Wednesday, 31 October 2007

The Happiness Workout

Here's an interesting article from the Guardian which includes 5 simple steps to improve your happiness. These are all supported by empirical research, so you can have confidence that they'll actually have an effect, unlike some of the techniques you find in many self-help manuals.

What is particularly important about this article is Stanford University Professor Sonja Lyubomirsky's comment that in order to be happy you have to work at it. Although some people do seem to be born with a smile on their faces, others really do have to work harder at being happy.

We often assume that happiness can be ours simply for the price of a bigger house, larger car or another promotion but there is evidence to the contrary. And the more I study Positive Psychology the more I believe that happiness is something you do, not something you have. The American Declaration of Independence talks about 'the pursuit of Happiness' after all, not the acquisition of it. So why not try out some (or all) of the five steps in the article everyday for a week and let us know how you get on?

Thanks to MAPP colleague Viv Thackray for the link

Tuesday, 30 October 2007

Positive Psychology or Positive Social Science?

I hear it on good authority that at the recent Gallup Positive Psychology Summit* in Washington DC, Martin Seligman announced that Positive Psychology should now be known as 'Positive Social Science'.

Unfortunately I wasn't at the conference to hear the initial reaction, but I understand that the majority of delegates were somewhat shocked. As a science Positive Psychology is still in its infancy (the phrase having been coined around about the year 2000). People working in the field, whether psychologists, therapists, coaches or educationalists, are still getting used to the terminology. Others, it has to be said, are probably hoping that if they ignore it long enough, it will go away.

Well it seems that Seligman now wants this field of research to be known as "Positive Social Science". Those who support this idea believe it makes sense to take the study outside of the domain of just psychology, into health, neuroscience, economics and politics. The more I study the subject, the more complex it appears to become, and it does indeed touch our lives in many more ways than I originally thought. When you look at the make-up of the first UEL MAPP cohorts, you'll see that we're a very varied bunch, including GPs, therapists, coaches, trainers, business people, HR experts, journalists, teachers, social workers, economists and government policy makers. Yet all of us are taking something relevant from the course and applying it at work and individually. Positive Social Science seems a broad term to cover what is a very broad subject.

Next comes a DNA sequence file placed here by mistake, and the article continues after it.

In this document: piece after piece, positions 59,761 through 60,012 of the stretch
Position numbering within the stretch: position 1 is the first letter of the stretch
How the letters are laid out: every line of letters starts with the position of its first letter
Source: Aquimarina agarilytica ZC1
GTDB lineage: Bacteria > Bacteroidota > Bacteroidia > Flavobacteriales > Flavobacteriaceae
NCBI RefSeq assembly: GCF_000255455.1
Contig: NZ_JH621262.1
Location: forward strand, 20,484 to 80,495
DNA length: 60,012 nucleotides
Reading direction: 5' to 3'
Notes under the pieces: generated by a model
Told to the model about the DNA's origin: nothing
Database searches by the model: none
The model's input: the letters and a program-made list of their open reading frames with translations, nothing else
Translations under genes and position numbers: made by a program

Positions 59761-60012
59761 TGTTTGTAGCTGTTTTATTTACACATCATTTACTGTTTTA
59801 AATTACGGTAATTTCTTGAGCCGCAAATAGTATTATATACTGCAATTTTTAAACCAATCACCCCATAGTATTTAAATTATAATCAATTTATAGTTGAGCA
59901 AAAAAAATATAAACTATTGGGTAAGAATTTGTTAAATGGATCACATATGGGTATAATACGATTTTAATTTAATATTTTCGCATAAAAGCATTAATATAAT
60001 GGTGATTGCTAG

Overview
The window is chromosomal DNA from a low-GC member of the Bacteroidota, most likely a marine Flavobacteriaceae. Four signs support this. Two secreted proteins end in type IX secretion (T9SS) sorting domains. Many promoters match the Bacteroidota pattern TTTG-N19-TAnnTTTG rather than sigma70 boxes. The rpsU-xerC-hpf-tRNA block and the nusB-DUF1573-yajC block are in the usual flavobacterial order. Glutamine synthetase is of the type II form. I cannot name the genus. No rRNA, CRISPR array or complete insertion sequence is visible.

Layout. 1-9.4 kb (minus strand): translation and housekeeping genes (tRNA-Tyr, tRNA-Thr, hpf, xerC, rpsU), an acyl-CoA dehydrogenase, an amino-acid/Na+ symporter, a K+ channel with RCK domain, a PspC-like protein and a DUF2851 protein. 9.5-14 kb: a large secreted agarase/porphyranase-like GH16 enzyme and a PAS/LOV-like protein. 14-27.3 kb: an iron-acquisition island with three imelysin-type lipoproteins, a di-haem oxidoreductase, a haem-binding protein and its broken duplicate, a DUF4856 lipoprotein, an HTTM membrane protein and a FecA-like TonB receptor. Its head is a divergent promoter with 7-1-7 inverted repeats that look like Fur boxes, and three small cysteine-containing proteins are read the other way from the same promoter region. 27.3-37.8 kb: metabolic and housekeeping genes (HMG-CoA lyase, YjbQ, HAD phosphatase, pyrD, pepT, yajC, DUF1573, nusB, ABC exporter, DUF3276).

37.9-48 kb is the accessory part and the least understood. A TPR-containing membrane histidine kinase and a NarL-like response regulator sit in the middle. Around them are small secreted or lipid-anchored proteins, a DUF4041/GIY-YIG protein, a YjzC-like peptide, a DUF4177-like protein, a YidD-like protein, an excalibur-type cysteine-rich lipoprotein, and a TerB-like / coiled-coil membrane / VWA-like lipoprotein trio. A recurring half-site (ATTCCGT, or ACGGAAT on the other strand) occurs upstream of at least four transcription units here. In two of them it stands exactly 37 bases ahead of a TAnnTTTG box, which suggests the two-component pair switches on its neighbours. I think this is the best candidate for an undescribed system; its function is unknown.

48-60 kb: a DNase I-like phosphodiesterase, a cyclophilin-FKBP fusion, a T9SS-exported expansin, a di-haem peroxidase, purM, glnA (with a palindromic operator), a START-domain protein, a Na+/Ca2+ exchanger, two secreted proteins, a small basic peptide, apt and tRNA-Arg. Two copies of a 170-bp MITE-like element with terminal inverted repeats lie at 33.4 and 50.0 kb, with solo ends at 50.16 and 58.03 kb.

On the other hand, Positive Psychology is a young subject, and its students are relatively inexperienced when compared to those of traditional psychology. In the US, of course, it's much more firmly embedded (and accepted) in the world of work; here in the UK, it's only just taking off. Might changing its name at this early stage risk losing some of the enthusiasm and energy currently being poured into it?

We may get to hear all about Seligman's reasons at the forthcoming conference in a week's time. If so, I'll let you know what he says!

* Co-incidentally, the Gallup PP Summit has been renamed the Global Well-Being Forum, reflecting the their name change to the Gallup Institute for Global Well-Being.

Monday, 29 October 2007

Why you should be bad at something

Over the past couple of months I've written many times about the benefits of focussing on your strengths (e.g. here and here); most Positive Psychology literature (unsurprisingly) concentrates on what's good about using a strengths-based approach and mentions very little in the way of the downsides. I've come across the phrase "overusing strengths", but that's about it. You need to look quite hard at the VIA-IS, StrengthsFinder and Strengthscope websites to find anything suggesting there might also be disadvantages.

Carol Dweck's* research on fixed and growth mindsets made me wonder whether developing an inflexible view even of one's good points (e.g. strengths) might actually be a bad thing, and that's how I came to write my recent posting on Positive Psychology News Daily.

Anyhow, today I was sent a link to a post on the Berkun Blog, called "Why you should be bad at something". It's not just that being bad at something is OK, according to Scott Berkun it's an absolute necessity if you're going to learn something. How right he is. In order to learn you need to have a growth mindset, to try, and to keep trying over again when you fail. As a child you had a growth mindset - you'd never have learnt to speak, walk, read and write if you'd waited until you were good at it first.

What I like about Berkun's post is it links the themes of comfort zones (which we have also discussed before here), learning, ageing, mindsets and happiness.

Berkun says "This sounds idiotic but I think being good, as in proficient, isn’t good all the time... as I get older I realize how important it is for my soul to be bad or awful in at least one thing I do, and to take pleasure in it anyway. There is a way to take pleasure in things independent of my ability at them and I’m convinced that cultivating it will make me a happier person".